Insight

“One-and-done” gene therapies

A near-term niche?

Alasdair Milton, PhD

Alasdair Milton, PhD

Managing Director, Healthcare and Life Sciences Strategy, KPMG US

+1 617-988-5419

Kristin C. Pothier

Kristin C. Pothier

Global and National Healthcare and Life Sciences Strategy Leader, and Global Deal Advisory Leader, Healthcare and Life Sciences, KPMG LLP

+1 617 549 2779

Jeff Scafaria

Jeff Scafaria

Director Advisory, Strategy, KPMG US

+1 213-430-2174

The last decade has brought forth a revolution in the pharmaceutical industry with the launch of the first “one-and-done,” or potentially curative, gene therapies. From the launch of Luxturna for an inherited eye disease, to the entry of Zolgensma for spinal muscular atrophy (SMA), we are now in an era of innovation in which certain diseases can potentially be cured. However, for the time being we believe the focus will likely remain on rare and ultra-rare monogenic diseases until the field evolves and the major challenges of therapeutic delivery and manufacturing are addressed.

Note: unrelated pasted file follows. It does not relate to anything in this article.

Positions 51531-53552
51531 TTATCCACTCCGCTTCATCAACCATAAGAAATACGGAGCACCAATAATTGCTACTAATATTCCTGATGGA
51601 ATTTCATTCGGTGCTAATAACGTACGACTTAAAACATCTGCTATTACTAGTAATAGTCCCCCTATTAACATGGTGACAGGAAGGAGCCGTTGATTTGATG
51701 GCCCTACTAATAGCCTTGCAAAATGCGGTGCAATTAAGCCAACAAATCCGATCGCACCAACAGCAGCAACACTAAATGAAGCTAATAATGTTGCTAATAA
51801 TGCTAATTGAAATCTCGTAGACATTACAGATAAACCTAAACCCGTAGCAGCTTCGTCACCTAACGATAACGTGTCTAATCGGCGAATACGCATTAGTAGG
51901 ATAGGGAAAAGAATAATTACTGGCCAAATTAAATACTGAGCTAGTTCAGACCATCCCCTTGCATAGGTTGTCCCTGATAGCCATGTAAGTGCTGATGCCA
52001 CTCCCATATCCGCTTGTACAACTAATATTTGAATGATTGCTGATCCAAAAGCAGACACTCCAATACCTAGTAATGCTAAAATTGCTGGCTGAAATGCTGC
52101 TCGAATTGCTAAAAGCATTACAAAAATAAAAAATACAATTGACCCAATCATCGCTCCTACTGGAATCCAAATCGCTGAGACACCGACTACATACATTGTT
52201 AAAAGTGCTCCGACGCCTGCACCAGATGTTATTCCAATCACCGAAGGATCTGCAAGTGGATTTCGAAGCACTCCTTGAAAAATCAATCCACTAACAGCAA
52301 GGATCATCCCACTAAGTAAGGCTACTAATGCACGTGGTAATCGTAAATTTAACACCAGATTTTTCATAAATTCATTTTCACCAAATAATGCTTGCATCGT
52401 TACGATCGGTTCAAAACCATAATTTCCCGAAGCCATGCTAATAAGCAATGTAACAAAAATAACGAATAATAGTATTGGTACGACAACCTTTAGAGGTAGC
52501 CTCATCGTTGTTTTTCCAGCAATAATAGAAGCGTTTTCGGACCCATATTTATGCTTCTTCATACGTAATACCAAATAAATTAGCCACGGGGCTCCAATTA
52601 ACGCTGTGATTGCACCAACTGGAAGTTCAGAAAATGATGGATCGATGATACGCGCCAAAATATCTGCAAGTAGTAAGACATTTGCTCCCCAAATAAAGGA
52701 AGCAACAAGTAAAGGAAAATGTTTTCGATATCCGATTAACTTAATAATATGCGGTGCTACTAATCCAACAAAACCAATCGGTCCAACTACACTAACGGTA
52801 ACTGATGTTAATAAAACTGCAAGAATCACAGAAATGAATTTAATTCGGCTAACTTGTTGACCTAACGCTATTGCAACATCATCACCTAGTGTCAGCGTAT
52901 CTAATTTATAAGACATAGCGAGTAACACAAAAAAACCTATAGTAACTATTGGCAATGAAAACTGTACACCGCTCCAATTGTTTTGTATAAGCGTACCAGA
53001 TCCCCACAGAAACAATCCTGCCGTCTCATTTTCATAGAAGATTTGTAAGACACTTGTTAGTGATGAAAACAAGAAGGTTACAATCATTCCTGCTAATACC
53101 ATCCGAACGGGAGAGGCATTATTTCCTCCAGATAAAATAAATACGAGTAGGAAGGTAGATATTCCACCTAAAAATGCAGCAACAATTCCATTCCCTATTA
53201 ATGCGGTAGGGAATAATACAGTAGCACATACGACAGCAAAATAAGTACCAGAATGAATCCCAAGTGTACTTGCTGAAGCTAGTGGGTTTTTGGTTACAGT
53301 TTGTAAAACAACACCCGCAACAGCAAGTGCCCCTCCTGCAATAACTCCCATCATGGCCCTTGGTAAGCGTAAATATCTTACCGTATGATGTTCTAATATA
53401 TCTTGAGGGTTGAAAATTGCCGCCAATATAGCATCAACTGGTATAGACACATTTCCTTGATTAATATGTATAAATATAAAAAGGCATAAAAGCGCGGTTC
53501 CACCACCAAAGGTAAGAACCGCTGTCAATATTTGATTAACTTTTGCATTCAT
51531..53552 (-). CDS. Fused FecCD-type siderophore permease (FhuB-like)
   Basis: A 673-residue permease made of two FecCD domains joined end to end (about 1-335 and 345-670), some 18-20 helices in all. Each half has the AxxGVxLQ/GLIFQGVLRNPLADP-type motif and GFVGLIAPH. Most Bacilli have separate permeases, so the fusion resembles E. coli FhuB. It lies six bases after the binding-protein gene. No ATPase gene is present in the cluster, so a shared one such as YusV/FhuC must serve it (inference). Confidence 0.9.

If this is the hand that biopharma companies have been dealt, how should they play it? What does this mean for short- and long-term business models? Should biopharma companies be spending big now in the hope that, in the long term, these therapies and their associated platforms will drive sustainable top- and bottom-line growth from more complex, larger-population diseases? In short, how can companies gain a competitive advantage in what will likely be a near-term niche while also developing a long-term presence in this innovative field?


Gene therapy video series


"Join me as I interview a number of key stakeholders including patients groups, supply chain experts and those involved in the development, manufacturing and launch of these innovative technologies as they provide their
point of view on the promise and challenges related to gene therapy." - Alasdair Milton, PhD.